By Laura Keil

The river widens and meanders in the Dunster area. / PHOTO COURTESY RICK BLACKLAWS

BC’s longest river is getting its due in a new book by a BC couple who’ve spent decades returning to the Fraser and recording its features, history and stories.


Rick and Carol Blacklaws have collated decades of research and experience into their new book.

Photographer and writer team Rick and Carol Blacklaws have published “The Fraser, River of Life and Legend,” a coffee-table style book with high quality printing and gorgeous photos. The book is meant to portray one rafting trip from the headwaters to the ocean, but the photos and stories stem from dozens of trips.

Carol said her impetus for writing the text was to bring a greater awareness of the river to urban dwellers who typically see it as an industrial highway.

“I felt there was a disconnect between this river that’s a gem of a resource to British Columbia and the perception of it in the Lower Mainland and in urban settings.”

In the Fraser’s Upper Reaches, like the Robson Valley, the meandering river is a far cry from the silty brown current at the mouth of the Pacific. It’s home to spawning salmon, tourist-laden whitewater rafts, and diverse wildlife drinking at its banks.

The book profiles several locals including Bonnie and Curtis Culp and Gene and Linda Blackman, as well as local history.

Josh Ball and Kyleigh try their luck at fishing in the Fraser. / PHOTO COURTESY RICK BLACKLAWS


On their float trips, the Blacklaws were blown away by the changing landscape — how meandering mountain views give way to canyons, rapids and arid plains..

“It’s remarkable to go through the grasslands, to go through the canyon section and see history all along the way with hand-build walls for the plaster mining, and you go under bridges,” Carol said. “It is it is absolutely a stunning trip.”

Looking upriver to the Crows Bar in the Grasslands section of the river / PHOTO COURTESY RICK BLACKLAWS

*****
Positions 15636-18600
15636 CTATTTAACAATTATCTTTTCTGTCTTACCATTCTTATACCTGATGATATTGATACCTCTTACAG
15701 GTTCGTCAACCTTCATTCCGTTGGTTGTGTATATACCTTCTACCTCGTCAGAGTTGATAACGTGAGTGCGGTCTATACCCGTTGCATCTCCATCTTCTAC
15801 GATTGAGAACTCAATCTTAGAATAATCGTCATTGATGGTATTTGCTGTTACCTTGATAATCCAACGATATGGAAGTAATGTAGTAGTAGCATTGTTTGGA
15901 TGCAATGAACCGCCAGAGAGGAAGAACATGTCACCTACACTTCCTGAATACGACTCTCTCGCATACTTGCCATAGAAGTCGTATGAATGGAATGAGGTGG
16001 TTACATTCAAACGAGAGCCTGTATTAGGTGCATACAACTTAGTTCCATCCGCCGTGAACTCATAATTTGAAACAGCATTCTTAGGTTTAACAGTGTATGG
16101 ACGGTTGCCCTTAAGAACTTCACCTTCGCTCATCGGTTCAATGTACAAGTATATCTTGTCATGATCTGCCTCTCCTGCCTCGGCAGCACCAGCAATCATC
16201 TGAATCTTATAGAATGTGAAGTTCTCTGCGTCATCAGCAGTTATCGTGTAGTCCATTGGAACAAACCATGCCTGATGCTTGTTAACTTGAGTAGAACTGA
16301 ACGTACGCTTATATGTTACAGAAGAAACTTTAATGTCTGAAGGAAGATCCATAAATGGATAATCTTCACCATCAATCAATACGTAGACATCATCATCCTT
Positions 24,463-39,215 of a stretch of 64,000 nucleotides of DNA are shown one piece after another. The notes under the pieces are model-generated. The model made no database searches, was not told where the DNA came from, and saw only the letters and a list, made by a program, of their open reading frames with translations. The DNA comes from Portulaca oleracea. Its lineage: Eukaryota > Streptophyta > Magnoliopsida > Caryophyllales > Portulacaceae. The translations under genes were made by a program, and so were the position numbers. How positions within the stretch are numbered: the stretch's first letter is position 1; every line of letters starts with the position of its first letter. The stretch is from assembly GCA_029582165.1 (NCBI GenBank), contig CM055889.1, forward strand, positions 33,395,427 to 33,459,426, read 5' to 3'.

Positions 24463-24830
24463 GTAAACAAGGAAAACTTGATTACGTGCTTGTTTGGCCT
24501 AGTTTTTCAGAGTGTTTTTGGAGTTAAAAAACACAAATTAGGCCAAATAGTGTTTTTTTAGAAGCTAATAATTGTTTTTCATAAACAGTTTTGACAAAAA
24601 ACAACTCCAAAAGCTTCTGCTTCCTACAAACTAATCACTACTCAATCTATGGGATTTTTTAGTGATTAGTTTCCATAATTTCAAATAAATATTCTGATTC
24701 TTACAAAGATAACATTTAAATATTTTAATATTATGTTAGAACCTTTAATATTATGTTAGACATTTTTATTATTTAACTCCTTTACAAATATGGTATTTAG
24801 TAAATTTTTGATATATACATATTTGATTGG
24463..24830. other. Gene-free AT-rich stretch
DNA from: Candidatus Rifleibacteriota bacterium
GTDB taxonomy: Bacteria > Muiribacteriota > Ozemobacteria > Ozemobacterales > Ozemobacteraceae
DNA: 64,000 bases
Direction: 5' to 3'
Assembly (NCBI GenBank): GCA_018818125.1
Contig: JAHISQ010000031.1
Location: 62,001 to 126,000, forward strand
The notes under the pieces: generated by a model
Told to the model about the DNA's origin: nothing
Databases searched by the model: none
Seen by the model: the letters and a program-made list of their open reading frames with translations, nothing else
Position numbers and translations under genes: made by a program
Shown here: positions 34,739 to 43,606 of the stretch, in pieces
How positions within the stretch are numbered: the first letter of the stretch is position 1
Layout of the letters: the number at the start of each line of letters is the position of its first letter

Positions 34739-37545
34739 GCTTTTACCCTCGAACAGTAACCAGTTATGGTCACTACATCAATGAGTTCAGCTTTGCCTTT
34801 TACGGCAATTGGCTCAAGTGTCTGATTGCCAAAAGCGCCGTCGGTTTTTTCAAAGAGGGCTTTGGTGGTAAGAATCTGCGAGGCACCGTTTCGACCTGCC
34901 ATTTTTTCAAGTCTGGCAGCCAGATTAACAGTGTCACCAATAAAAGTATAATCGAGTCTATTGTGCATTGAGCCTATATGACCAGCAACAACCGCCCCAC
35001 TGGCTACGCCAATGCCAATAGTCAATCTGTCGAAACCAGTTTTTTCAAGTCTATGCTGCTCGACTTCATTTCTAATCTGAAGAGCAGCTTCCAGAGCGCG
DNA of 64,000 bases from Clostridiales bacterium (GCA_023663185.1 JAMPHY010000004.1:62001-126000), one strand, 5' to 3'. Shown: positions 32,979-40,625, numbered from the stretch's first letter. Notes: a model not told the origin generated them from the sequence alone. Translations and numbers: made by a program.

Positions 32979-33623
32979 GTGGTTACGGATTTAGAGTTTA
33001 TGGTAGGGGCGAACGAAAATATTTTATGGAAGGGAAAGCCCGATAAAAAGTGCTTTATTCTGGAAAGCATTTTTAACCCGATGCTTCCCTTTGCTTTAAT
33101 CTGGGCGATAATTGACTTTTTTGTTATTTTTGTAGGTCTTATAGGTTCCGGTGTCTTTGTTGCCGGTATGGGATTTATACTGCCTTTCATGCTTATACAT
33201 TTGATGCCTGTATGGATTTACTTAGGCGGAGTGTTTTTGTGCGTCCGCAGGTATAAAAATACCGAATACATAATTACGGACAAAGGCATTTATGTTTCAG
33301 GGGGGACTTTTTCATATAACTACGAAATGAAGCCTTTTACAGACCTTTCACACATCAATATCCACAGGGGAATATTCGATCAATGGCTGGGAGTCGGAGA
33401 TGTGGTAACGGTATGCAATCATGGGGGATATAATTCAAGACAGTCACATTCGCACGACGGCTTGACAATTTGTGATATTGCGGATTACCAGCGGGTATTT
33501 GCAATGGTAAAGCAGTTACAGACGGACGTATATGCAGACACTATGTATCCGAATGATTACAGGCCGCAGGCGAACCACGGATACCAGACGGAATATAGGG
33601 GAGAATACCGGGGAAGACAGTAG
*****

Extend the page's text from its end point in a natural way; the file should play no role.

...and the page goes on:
Spend any amount of time talking to Rick and Carol and they’ll be trying to convince you, too, to get out on the Fraser.

The river is a hard sell, Rick admits.

“You’re almost brought up to stay away from the Fraser, and rightly so, it’s a big dangerous river. Quite often, in smaller communities, I’ll say ‘Well come on, we’ll get on the raft and go down part of the river,’ and they go ‘Are you trying to kill me?’ Everyone knows someone who has, unfortunately, died.”

He says the river requires respect: a knowledgable guide and proper planning. Part of successfully navigating the 1375km long river is having the right kind of boat. The rafts the Blacklaws use today are 12-person military-style rafts. All their gear comes on the boat and they always travel in tandem (2 rafts).

Forging the rapids at Hell’s Gate

Rick said if this river were in the U.S., there would be 30 more books written and many more expeditions.

“We’re still on a very juvenile level of understanding (of the Fraser) in British Columbia.”

Carol says she hopes the book can do more than spur interest.

“If you appreciate the value of the river, you’re more apt to protect it.”

The Blacklaws’ book can be purchased at the Goat bookstore in Valemount or online via most book sellers.